Until my wife called at lunchtime and reminded me that I had agreed yesterday to go to her office and pick up Scully… So I had to venture out for a hot and sweaty walk to bring Scully home. And then I figured I may as well take her to the dog park later in the afternoon. The walk that the regulars do there along the waterfront has a final section which we call “The Gobi Desert”, because it so exposed and hot in hot weather. Normally we brave the heat of the Gobi Desert, but today everyone stopped short and turned back early.

So yeah, I’ve had another shower tonight.

New content today:

Understanding sections

This morning I did the required online training modules to learn about how to use Outschool as a teacher (as I mentioned yesterday). One module was about child protection and safety, and what to do if I see/hear anything questionable while conducting the Zoom classes with students. I’m familiar with this sort of stuff through my training to teach Primary Ethics. Obviously, if I notice anything untoward or suspicious, I have to inform Outschool as soon as possible, so they can investigate and deal with it through their protocols. But interestingly, even though Outschool is based in the US, the training module said that teachers based in Australia or Canada have local legal requirements to report suspected child abuse to local authorities, and they linked to an Australian Government website (and presumably a Canadian one, but I didn’t look at that) with more info. So it looks like if I’m doing a Zoom class, and I notice signs of what I suspect is child abuse, I am legally required to report it directly to Australian child protection services, even if the child is not in Australia.

The second interesting point was trying to figure out the meaning of the word “section” in the module about how to create, schedule, and run classes. There was material on things like “how to schedule a section”, and “how to transfer learners to a different section of the same class”. I couldn’t really follow the explanations because I had no idea what the word “section” meant in this context. I’ve occasionally heard Americans mention “sections” in the context of university courses, but I didn’t know what they meant and never bothered trying to find out. But suddenly I kind of had to figure it out.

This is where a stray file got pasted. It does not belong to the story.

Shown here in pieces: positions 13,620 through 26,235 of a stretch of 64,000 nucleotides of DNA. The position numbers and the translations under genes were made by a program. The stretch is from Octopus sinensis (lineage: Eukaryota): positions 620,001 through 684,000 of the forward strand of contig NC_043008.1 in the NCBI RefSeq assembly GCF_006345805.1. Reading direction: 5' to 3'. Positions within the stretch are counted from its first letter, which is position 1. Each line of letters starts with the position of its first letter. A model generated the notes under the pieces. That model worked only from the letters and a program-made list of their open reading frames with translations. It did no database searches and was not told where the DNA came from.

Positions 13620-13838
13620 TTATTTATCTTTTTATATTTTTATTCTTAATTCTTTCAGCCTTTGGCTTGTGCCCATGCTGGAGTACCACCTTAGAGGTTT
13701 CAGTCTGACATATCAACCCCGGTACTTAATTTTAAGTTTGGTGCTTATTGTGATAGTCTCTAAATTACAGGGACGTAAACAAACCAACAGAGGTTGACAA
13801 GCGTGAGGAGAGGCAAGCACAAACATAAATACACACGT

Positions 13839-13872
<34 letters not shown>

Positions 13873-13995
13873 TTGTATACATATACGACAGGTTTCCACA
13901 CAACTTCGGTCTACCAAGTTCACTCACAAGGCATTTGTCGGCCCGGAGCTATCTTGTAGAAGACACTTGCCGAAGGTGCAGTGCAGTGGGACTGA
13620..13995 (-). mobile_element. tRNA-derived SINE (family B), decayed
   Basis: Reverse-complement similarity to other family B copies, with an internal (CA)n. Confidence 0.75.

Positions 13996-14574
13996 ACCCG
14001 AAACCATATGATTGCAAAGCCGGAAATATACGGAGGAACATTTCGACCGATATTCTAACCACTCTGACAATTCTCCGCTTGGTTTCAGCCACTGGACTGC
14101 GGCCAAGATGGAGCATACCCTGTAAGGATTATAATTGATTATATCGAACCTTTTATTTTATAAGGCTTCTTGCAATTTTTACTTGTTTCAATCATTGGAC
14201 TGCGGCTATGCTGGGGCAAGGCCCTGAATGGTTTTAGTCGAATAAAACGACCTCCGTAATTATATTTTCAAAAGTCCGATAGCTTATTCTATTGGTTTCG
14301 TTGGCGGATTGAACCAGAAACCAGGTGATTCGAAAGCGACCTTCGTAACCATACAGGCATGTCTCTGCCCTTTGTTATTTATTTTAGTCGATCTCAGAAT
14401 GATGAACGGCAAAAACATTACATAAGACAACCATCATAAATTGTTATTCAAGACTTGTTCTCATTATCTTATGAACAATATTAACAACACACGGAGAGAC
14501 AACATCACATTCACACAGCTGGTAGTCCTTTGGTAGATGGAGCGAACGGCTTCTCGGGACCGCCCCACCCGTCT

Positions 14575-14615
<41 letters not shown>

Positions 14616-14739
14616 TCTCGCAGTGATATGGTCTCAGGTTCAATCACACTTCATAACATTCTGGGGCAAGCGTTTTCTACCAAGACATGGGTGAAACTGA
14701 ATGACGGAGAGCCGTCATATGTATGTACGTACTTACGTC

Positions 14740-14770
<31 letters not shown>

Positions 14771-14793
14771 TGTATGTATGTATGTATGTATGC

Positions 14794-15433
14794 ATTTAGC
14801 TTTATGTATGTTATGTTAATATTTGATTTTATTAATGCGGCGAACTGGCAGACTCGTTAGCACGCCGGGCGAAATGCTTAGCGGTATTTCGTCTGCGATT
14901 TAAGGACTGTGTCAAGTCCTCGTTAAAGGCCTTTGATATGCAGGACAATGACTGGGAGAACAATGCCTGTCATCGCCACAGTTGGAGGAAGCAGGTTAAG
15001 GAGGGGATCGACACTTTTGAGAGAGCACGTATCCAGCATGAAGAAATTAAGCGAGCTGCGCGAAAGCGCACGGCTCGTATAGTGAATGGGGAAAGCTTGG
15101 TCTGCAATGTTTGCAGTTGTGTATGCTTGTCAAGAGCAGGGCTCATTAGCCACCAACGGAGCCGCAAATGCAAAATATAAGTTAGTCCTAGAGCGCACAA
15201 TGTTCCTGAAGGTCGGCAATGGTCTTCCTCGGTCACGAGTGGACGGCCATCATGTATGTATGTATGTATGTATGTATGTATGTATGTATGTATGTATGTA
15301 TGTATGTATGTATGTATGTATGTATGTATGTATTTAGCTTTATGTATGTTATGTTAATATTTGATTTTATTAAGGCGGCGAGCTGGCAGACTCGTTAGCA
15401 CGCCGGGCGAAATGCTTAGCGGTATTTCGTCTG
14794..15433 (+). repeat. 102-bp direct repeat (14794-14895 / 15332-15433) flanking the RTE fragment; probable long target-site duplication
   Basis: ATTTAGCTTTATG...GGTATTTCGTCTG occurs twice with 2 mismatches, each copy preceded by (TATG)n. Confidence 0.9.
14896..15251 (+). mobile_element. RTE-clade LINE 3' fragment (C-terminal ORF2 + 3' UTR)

Google was astonishingly little help. The word “section” has so many different meanings that no search string I tried came up with any helpful hits. I tried “section academic jargon”, and I got a list of pages from Australian universities that happened to have the word “section” in some unrelated context (because of course Google knows I’m in Australia). I tried “section american english” – but that was equally useless. I tried “section academic american english”, but again it was all pages about unrelated stuff.

Eventually I turned to reddit and posted the question in a smallish group that I know has some Americans. The first couple who responded said they didn’t know – which was not very encouraging! I got suggestions that it might refer to a section/part of the coursework, or of the syllabus, or textbook. But eventually someone answered:

Say a university is offering a course. It’s being offered on Mondays and Wednesdays at 9:30, taught by Professor A.

It’s also offered on Tuesdays and Thursdays at 10 AM, by Professor B.

Or you could take it at night time on Wednesdays for 2 hours, once a week, with Professor C.

Each of those is a section. Same course, same material, different instructors and meeting times. You choose to register for a specific section that’s available and meets your schedule.

Aha!!! This is what I’d call streams. All of a sudden it all fell into place. I’m really unclear why American English chooses to use the word “section” for this concept of parallel class streams. Whatever the reason is, it’s extremely confusing for Australian English (and I expect UK English) users, because of the many potential meanings of the word “section” – none of which seem to make sense. I don’t think I’d ever have been able to work out that meaning without having an American explain it in detail.